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Stomp 2006 Review: Embrace 'Them Changes,' CONTRA COSTA TIMES

DENISE SULLIVAN: THE SHOW GOES ON
Embrace 'Them Changes'

"Well, my mind is going through them changes ..." The old Buddy Miles record has been my theme song lately: Working as a guardian of the history of rock 'n' roll past and worrying about its future had finally gotten to me and it was time for a vacation. So what better way to recharge but with a trip to the birthplace of rock 'n' roll, Memphis, Tennessee?

I knew I was in the right place when I arrived at the Gibson Auditorium earlier this month and the band was playing "Them Changes." Now when was the last time you heard anybody actually play "Them Changes" rather than just joke about playing it? But Little Buck and band played it in Memphis, during one of their long sets at Ponderosa Stomp, at the festival billed as "Three Nights of Insane Rock 'n' Roll." It's part of the reason that Memphis seemed like an attractive destination. The Stomp turned out to be the most inspiring event of its kind that I've ever attended, and that was quite simply because I felt like I had a little more strength to carry on doing what I do after I'd been there. Some festivals I've returned from feeling sucker-punched (and you know which ones I'm talking about). But the Stomp was different. It was like getting a shot of pure voltage, or at least some mighty powerful vitamins with nutrients I didn't even know I'd been missing.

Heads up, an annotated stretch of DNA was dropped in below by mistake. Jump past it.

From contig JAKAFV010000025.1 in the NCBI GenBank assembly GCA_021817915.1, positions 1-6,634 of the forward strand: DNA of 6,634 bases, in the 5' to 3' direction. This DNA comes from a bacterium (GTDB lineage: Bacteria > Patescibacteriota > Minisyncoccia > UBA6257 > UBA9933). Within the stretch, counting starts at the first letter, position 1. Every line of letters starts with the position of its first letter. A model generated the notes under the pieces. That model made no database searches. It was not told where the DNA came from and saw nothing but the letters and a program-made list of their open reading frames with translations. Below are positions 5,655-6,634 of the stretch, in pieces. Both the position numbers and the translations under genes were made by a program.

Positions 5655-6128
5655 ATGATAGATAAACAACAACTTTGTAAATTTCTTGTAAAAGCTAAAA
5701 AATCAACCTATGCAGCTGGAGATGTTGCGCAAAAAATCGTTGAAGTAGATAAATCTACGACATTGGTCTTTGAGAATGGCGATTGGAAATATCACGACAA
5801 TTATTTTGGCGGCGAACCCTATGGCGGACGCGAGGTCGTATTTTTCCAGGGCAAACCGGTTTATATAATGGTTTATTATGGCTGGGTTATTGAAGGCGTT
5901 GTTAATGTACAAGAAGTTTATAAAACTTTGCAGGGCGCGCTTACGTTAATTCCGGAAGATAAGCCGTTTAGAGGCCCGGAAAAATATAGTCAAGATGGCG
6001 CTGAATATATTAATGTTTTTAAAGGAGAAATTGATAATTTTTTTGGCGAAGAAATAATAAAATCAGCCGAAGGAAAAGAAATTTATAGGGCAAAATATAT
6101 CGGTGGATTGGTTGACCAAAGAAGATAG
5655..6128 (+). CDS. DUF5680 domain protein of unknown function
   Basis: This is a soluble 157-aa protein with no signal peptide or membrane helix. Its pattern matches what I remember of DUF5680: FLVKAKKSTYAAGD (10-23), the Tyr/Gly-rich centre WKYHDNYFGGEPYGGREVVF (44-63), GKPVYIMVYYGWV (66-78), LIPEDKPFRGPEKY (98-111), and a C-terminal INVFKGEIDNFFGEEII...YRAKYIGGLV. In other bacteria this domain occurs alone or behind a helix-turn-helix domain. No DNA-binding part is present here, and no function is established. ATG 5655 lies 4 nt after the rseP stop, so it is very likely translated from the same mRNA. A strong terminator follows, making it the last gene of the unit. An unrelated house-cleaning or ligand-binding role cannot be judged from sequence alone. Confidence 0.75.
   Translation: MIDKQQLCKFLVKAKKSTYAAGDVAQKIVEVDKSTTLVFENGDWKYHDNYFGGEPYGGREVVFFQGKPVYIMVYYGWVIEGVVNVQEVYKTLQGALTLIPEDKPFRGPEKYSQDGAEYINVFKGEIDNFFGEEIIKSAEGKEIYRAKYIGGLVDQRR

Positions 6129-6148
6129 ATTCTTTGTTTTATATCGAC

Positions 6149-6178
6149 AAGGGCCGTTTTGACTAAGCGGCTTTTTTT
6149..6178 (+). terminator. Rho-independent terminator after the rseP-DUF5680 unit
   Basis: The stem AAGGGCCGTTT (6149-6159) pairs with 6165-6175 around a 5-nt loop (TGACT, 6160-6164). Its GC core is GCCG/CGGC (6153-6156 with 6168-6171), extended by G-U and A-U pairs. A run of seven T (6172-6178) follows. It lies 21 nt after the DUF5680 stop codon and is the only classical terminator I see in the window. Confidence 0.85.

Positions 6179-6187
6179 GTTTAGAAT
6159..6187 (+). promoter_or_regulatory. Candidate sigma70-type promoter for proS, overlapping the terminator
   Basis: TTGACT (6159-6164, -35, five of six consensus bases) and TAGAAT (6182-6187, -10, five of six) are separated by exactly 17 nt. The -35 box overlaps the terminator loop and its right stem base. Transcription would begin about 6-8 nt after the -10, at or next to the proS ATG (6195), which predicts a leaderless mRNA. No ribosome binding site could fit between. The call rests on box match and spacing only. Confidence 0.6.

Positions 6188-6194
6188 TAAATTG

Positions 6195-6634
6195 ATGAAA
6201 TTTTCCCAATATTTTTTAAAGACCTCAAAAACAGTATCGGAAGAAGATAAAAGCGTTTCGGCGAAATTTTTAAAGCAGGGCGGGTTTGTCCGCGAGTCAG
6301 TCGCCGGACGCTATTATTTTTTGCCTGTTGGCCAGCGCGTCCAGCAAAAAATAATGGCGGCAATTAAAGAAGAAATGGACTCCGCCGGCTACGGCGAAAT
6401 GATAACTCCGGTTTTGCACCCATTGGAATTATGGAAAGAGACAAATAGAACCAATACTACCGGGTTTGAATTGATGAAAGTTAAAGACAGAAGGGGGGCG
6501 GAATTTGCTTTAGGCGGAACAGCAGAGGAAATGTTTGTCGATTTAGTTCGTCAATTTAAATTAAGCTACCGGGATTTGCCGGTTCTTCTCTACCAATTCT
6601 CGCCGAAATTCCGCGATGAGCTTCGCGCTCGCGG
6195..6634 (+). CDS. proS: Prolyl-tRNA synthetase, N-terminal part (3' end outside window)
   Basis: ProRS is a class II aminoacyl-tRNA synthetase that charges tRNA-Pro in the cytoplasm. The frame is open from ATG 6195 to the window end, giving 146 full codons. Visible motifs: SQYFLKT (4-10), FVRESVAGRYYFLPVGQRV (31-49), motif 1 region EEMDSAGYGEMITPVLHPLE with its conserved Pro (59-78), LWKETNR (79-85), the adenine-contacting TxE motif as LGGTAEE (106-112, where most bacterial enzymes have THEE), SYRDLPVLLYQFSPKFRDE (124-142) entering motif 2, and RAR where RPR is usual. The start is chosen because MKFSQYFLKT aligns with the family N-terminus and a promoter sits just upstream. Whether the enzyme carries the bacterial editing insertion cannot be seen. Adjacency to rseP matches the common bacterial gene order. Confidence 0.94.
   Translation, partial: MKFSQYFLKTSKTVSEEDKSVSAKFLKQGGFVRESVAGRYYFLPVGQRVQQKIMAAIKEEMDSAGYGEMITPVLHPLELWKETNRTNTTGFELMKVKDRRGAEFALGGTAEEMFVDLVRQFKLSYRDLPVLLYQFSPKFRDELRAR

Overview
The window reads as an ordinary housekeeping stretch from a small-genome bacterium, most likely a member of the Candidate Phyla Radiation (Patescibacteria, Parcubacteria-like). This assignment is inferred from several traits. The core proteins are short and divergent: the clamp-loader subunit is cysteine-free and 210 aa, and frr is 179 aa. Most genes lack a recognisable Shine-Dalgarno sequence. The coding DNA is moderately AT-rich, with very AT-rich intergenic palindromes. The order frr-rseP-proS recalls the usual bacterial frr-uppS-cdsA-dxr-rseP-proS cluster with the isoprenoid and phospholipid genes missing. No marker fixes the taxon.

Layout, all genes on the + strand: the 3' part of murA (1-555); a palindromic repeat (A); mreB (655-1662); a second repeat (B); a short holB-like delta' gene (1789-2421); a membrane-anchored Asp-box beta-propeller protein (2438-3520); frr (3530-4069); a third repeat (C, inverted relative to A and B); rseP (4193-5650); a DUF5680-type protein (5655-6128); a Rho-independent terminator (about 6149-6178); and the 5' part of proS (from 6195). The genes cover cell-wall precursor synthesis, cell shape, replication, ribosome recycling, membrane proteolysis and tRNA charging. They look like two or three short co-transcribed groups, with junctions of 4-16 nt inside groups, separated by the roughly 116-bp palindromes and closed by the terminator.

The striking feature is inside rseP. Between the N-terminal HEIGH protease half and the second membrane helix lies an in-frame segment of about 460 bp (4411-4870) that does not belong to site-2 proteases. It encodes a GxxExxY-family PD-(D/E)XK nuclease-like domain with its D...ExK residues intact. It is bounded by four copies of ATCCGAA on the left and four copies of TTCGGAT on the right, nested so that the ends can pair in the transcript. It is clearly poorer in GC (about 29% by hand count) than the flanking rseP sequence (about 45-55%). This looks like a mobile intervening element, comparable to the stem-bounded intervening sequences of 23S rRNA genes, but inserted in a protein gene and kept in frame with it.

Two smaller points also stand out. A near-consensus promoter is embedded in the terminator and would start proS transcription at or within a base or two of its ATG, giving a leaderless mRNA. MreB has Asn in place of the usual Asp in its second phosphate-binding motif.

Watching the performers at the Stomp -- rockers like Bo Diddley guitarist Lady Bo and Sun Records artist Sonny Burgess; the way-out Roy Head; soul men William Bell and Syl Johnson and bluesmen Billy Boy Arnold and Lazy Lester -- was part of what did it for me. No, they aren't, for the most part, your average household names in music and yet all of them are crazy-skilled, and I mean off-the-scale cool and together. And after some 40 or 50 years in the business, you know these folks have gone through some changes of their own. Of course, it would appear they're on the other side of all that now. Yeah, they may have been marginalized, desensitized, compromised and downsized along the way, but these musicians bring extraordinary joy to their work today. (Plus, they looked slick and their voices were strong.) If anything, they came to prove that not only is there life after rock, there's life after 60 (and don't worry, I still have a ways to go before I'm reporting from the senior perspective). And I like to believe we could all use a little rock 'n' roll rejuvenation once in a while, no matter what our ages on paper (which explains why folks from their 20s to their 60s could be found in the crowd).

In further coincidences: When I returned to my e-mail box at home, there was a letter waiting for me. It said: Buddy Miles and Billy Cox have reunited for "The Band of Gypsys Return," a CD and DVD.

Details: Meanwhile, for those seeking a road trip, Lady Bo appears this weekend at the Boulder Creek Art, Wine & Music Festival, May 27 and 28, off Highway 9 in Boulder Creek. Music starts at 11 a.m. Admission is free. Contact 831-338-2578 or www.bcba.net/art-wine.html. You can also look for Lady Bo this summer at the People in Plazas concert series in San Francisco. For more on "Them Changes," please visit my brand-new blog at www.them-changes.blogspot.com.
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